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I'm Not a Particularly Ideological Person': Obama Chats about Himself at Fundraiser, Calls GOP House an 'Impediment' to Governing

Republicans who control the House of Representatives are "more focused on positioning themselves for the next election."

President Barack Obama waves after arriving Sunday, Nov. 24, 2013, at Seattle-Tacoma International Airport in Seattle. Obama is traveling on a three day West Coast swing to Seattle, San Francisco and Los Angeles that will feature a bit of official business but mostly fundraising for the Democratic party. (AP Photo/Elaine Thompson) AP Photo/Elaine Thompson

Story by the Associated Press; curated by Dave Urbanski

SEATTLE (AP) — President Barack Obama offered a rare self-assessment Sunday night while criticizing congressional Republicans as an "impediment" to governing during the start of a West Coast fundraising tour for the Democratic Party.

President Barack Obama waves after arriving Sunday, Nov. 24, 2013, at Seattle-Tacoma International Airport. Obama is traveling on a three day West Coast swing to Seattle, San Francisco and Los Angeles that will feature a bit of official business but mostly fundraising for the Democratic party. (Image source: AP/Elaine Thompson)

He also attempted to contrast himself with Republicans who control the House of Representatives, saying they are "more focused on positioning themselves for the next election."

"I'm not a particularly ideological person," Obama said, somewhat echoing a statement he made earlier this month during a speech campaigning for then-candidate for Virginia governor, Terry McAuliffe (“There are very real consequences when you operate ideologically, the way some of these folks do,” he said Nov. 3, pointing to the Tea Party).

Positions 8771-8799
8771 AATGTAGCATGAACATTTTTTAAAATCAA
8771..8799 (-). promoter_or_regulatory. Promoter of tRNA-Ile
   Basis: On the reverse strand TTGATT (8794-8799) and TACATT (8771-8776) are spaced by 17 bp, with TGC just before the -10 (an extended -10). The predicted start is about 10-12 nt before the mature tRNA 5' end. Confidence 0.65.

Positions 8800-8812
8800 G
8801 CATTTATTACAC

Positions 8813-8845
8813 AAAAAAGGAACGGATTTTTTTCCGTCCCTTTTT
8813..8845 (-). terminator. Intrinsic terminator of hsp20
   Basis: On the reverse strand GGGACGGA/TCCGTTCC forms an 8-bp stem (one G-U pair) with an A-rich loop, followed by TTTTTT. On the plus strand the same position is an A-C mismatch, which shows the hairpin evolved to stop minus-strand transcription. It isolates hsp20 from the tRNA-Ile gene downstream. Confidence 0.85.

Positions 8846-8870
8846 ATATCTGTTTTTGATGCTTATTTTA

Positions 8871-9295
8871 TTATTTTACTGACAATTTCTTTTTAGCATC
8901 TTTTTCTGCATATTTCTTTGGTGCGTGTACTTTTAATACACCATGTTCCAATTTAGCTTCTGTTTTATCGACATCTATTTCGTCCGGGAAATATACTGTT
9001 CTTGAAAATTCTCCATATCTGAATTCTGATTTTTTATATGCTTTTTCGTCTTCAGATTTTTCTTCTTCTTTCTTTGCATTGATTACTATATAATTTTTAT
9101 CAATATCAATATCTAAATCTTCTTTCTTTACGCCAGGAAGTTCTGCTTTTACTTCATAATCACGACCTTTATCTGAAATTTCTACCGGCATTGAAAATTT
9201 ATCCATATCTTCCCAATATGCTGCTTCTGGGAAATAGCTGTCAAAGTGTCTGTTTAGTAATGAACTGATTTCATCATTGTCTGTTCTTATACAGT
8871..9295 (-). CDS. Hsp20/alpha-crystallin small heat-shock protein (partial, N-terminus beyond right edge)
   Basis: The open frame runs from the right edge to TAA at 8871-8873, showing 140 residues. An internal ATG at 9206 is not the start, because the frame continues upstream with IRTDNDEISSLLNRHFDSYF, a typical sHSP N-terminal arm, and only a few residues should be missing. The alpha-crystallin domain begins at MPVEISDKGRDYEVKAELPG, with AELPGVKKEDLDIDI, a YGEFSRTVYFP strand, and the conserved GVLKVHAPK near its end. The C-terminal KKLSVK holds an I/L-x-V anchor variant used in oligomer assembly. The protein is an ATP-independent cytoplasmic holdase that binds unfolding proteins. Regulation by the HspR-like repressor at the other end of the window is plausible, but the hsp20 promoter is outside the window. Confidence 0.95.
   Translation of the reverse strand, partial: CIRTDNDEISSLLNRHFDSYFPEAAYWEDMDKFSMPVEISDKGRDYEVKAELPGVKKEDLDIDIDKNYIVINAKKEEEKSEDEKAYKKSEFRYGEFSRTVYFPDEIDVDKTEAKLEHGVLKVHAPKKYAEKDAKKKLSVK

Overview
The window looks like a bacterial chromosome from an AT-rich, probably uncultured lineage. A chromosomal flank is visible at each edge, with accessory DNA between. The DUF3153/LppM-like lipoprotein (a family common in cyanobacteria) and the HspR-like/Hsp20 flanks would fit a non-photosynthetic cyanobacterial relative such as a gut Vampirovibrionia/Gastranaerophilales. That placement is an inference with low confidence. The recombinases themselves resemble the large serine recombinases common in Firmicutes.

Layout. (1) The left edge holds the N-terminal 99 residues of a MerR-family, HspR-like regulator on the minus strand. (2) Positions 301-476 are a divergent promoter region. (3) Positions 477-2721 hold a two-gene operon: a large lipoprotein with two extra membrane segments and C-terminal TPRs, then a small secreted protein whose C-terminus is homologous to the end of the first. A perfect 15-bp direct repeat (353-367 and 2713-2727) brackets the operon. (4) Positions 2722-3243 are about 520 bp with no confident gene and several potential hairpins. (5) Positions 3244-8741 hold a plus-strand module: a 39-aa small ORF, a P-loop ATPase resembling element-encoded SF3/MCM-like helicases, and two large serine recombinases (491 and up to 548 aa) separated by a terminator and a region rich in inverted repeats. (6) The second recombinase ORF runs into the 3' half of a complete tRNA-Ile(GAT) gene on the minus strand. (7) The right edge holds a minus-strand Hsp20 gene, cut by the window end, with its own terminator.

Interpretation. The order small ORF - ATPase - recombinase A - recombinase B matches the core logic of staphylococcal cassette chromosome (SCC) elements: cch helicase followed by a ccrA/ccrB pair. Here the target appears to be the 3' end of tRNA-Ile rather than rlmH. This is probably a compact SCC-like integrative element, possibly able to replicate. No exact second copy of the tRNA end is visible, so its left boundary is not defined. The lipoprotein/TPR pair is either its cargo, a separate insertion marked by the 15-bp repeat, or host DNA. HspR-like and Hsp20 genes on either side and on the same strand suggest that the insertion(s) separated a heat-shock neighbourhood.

Obama added Sunday that while he's still passionate about giving people a fair shake, about the environment, and working for peace and national security, he's also "pretty pragmatic about how we get there."

Money, star power and Hollywood awaited the president on this trip, which featured a bit of official business, but mostly fundraising for a Democratic Party eager to go on offense after a politically debilitating two months.

Obama arrived Sunday evening in Seattle. He also planned stops in San Francisco and Los Angeles, raising money for House and Senate Democrats as well as the national party.

High-profile events on the schedule include a reception at the home of retired basketball star Earvin "Magic" Johnson and his wife, Cookie, in Beverly Hills, Calif., and one at the house of Marta Kauffman, co-creator of television's "Friends."

Accompanied by House Democratic leader Nancy Pelosi of California, Obama attended a reception and dinner Sunday at the home of former Microsoft executive Jon Shirley.

Though he professed he was not looking for the defeat of another party, he said the country needs Pelosi to be House speaker again.

The money raised — $32,400 per couple — went to the Democratic Congressional Campaign Committee, which benefits House Democrats.

The trip comes as Obama's health care law approaches a crucial Nov. 30 deadline for an improved insurance enrollment website whose catastrophic start Oct. 1 dealt a serious political blow to the White House. Also, the U.S. and other world powers just sealed a historic deal with Iran for a temporary freeze of its nuclear program.

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